Thursday, February 4, 2010
Fridays "Forgotten" Books: Joe R. Lansdale and Pat LoBrutto, editors: RAZORED SADDLES
from the Contento Indices:
Razored Saddles (with Patrick LoBrutto) (Avon 0-380-71168-0, Oct ’90 [Sep ’90], $3.95, 285pp, pb, cover by Lee MacLeod) Reprint (Dark Harvest 1989) original anthology of 17 Western horror and fantasy stories.
Razored Saddles ed. Joe R. Lansdale & Patrick LoBrutto (Dark Harvest 0-913165-49-2, Sep ’89 [Aug ’89], $19.95, 268pp, hc) Original anthology of 17 western horror and fantasy stories, illustrated by Rick Araluce. A slipcased deluxe limited edition of 600 copies signed by the editors and contributors ($59.00) is also available.
11 · Introduction: The Cowpunk Anthology · Joe R. Lansdale & Patrick LoBrutto · in
15 · Black Boots · Robert R. McCammon · ss *
29 · Thirteen Days of Glory · Scott A. Cupp · ss *
37 · Gold · Lewis Shiner · nv *
71 · The Tenth Toe · F. Paul Wilson · ss *
89 · Sedalia · David J. Schow · nv *
111 · Trapline · Ardath Mayhar · ss *
119 · Trail of the Chromium Bandits · Al Sarrantonio · ss *
129 · Dinker’s Pond · Richard Laymon · ss *
143 · Stampede · Melissa Mia Hall · ss *
161 · Razored Saddles · Robert Petitt · ss *
175 · Empty Places · Gary L. Raisor · ss *
183 · Tony Red Dog · Neal Barrett, Jr. · nv *
211 · The Passing of the Western · Howard Waldrop · ss *
225 · Eldon’s Penitente · Lenore Carroll · ss *
237 · The Job · Joe R. Lansdale · ss *
241 · I’m Always Here · Richard Christian Matheson · ss *
249 · “Yore Skin’s Jes’s Soft ’n Purty...” He Said. (Page 243) · Chet Williamson · ss *
-punk. Cyberpunk, splatterpunk, steampunk, Paul Di Filippo was hoping to stir up some ribofunk, but that didn't have the Right Extender. Joe Lansdale, rather an unwilling occasional resident of the splatterpunk drawer, actually the best of the writers who at least moved in that colloquial, at least sometimes extremely graphic, and irreverent direction, published his seonnd western anthology in a year, after the slightly more conventional The New Frontier (Doubleday), in collaboration with Doubleday editor LoBrutto...the first of what has since been at least a small handful of western/horror crossover original anthologies. The Avon paperback is actually tagged, on its spine, "cowpunk"...a term that hasn't ever fully caught on (at least in literary circles...in music, where "splatterpunk" also made some inroads, it gained greater currency).
And, of course, when one assembles an eclectic mix of writers for an inherently eclectic anthology concept, you get some diversity in results...and a large portion of these stories aren't supernatural horror, though many of those without fantasticated elements are suspense or at least crime stories. One of the most memorable, "Eldon's Penitente" by Lenore Carroll, isn't even quite that so much as psychological study of the protagonist, and the morose burden he carries. Lansdale's own "The Job" involves two pieces of what John D. MacDonald liked to refer to as Mean Furniture, one of them an Elvis impersonator, out on a hit...I have to wonder if this story was an ancestor of "Bubba Ho-Tep" when the Elvis as Action Man nudge wouldn't leave JRL alone. Neal Barrett, Jr's "Tony Red Dog" is a contemporary western crime story about the title character, rather sharper than Lansdale's killers, who needs to extricated himself from hit contract as the target, and is perhaps the best single story in the collection.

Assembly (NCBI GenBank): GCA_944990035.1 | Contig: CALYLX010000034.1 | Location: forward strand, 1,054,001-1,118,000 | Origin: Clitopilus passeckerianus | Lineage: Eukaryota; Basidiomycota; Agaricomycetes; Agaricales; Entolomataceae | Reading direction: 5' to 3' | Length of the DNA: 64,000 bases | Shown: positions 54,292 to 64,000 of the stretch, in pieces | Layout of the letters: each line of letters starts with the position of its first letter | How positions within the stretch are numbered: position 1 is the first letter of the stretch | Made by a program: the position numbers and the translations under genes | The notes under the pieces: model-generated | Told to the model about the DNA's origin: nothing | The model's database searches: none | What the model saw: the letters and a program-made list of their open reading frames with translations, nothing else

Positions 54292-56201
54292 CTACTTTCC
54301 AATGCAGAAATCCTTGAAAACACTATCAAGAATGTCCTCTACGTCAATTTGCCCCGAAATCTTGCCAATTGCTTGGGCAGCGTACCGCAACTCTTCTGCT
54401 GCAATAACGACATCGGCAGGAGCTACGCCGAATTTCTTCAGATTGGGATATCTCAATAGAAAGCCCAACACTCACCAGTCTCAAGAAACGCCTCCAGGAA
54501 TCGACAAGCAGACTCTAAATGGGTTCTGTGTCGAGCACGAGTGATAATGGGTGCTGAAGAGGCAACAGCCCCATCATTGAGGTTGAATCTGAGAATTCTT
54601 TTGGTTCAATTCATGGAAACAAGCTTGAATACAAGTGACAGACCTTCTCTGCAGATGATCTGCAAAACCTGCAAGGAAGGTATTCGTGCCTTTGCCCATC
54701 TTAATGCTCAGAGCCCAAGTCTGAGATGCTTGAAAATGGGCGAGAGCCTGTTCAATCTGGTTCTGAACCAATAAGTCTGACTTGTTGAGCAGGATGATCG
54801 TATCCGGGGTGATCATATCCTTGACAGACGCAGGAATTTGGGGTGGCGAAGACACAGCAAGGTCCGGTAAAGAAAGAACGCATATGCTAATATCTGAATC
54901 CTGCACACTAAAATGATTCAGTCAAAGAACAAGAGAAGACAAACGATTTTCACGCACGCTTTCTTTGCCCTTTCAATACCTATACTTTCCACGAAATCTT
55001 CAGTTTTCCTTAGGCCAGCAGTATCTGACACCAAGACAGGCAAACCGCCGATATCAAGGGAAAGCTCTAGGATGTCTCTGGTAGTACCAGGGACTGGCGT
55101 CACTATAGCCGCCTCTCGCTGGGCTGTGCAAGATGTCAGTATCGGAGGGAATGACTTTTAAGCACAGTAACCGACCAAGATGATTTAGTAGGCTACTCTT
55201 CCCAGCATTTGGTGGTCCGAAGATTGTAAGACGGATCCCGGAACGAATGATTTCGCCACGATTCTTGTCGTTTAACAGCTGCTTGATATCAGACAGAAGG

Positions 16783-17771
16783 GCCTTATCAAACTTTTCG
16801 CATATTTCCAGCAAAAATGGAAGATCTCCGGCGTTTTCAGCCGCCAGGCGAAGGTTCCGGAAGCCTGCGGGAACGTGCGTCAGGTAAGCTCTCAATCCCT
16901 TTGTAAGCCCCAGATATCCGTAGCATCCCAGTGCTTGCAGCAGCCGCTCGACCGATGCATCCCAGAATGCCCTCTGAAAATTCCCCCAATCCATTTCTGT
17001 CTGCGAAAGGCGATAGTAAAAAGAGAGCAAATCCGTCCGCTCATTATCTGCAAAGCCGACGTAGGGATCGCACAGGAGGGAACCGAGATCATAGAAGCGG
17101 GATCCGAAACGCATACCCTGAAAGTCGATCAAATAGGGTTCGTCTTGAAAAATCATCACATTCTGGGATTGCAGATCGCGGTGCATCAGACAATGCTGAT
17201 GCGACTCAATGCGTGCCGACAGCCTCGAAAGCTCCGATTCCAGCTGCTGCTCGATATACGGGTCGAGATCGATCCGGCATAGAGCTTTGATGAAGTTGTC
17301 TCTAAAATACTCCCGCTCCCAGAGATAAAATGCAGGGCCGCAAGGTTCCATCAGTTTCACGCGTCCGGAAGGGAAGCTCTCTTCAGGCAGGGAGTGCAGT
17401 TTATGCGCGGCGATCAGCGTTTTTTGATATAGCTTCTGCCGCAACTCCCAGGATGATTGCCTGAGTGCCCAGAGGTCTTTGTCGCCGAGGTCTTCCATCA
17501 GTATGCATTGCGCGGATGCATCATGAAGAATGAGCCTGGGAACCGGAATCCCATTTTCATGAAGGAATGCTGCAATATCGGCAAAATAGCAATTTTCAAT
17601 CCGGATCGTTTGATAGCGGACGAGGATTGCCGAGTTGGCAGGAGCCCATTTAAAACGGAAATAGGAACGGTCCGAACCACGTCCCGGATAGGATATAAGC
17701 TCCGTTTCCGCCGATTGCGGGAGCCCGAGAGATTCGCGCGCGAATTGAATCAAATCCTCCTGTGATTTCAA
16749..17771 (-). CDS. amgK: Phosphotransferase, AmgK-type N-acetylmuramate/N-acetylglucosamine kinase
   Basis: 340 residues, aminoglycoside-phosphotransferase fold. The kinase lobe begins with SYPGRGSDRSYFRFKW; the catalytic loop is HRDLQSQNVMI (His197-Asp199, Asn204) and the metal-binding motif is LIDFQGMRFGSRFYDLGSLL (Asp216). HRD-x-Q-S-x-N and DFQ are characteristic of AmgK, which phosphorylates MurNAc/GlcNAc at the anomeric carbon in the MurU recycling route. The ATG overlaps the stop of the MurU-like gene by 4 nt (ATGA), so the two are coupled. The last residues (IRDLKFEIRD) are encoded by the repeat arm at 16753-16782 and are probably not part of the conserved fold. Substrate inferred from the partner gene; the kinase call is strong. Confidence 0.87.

The worst is certainly the Chet Williamson, which, like Scott Cupp's mildly diverting piece, attempts to get Big Laffs out of homosexuality in the Old West...while the Cupp makes the Alamo into a haven for homosexual liberation arrayed against the repression of Santa Anna, the Williamson posits an illustrator who is an utterly incredibly self-deluding gay man as the target of horrible abuse by two hulking monsters. But, doncha know, them gay bo's is Different. Not That different...this story has been inexplicably praised in some quarters.
Howard Waldrop and David Schow are among those who provide the kind of story one might almost expect of them, as does Lewis Shiner with an historical peice with a pointed sociological agenda. I haven't revisted Al Sarrontonio's story, but recall it as less goofy than the usual run of his work, if as eager to please. Solid contributions from the rest of the assembled, and a book which really shouldn't be out of print, as with most or perhaps even almost all the entrants in this weekly roundup...and certainly one of the least "Forgotten" of the books I've highighted.
Joe Bob would definitely tell you to buy. Please see Patti Abbott's blog for the rest of this week's titles and links.